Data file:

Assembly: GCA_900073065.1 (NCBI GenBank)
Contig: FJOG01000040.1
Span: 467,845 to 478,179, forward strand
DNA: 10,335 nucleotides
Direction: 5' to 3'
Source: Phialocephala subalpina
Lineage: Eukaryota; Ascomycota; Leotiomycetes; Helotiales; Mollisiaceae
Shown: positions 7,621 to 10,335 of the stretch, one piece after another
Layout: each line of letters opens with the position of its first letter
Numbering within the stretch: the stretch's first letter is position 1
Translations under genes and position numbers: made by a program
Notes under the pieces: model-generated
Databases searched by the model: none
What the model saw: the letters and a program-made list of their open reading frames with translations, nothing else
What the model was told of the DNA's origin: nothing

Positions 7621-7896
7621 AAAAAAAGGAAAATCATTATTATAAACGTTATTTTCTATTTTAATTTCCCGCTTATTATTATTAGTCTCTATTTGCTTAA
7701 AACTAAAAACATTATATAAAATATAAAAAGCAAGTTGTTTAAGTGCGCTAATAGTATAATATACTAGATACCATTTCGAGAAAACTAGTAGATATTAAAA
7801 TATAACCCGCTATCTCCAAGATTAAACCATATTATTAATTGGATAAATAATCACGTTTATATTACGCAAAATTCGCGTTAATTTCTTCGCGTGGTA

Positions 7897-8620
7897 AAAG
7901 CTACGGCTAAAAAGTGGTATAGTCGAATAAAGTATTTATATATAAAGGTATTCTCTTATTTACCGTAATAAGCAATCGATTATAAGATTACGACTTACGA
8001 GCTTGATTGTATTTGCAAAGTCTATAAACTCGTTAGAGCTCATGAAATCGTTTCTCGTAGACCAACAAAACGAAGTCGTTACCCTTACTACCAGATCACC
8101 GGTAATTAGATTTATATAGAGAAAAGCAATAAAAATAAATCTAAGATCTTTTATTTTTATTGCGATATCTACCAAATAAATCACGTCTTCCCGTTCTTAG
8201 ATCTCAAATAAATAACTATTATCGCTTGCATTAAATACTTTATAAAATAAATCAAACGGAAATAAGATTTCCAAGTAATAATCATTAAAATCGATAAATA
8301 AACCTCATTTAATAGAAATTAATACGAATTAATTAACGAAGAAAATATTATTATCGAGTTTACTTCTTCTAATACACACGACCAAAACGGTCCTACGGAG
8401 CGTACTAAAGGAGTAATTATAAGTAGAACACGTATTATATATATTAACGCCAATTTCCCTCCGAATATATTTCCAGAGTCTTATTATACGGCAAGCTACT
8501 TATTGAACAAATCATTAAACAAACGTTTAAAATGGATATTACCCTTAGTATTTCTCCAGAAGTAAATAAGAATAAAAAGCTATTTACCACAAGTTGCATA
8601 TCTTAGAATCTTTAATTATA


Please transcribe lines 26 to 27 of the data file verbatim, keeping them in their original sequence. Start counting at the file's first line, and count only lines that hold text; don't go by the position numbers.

8301 AACCTCATTTAATAGAAATTAATACGAATTAATTAACGAAGAAAATATTATTATCGAGTTTACTTCTTCTAATACACACGACCAAAACGGTCCTACGGAG
8401 CGTACTAAAGGAGTAATTATAAGTAGAACACGTATTATATATATTAACGCCAATTTCCCTCCGAATATATTTCCAGAGTCTTATTATACGGCAAGCTACT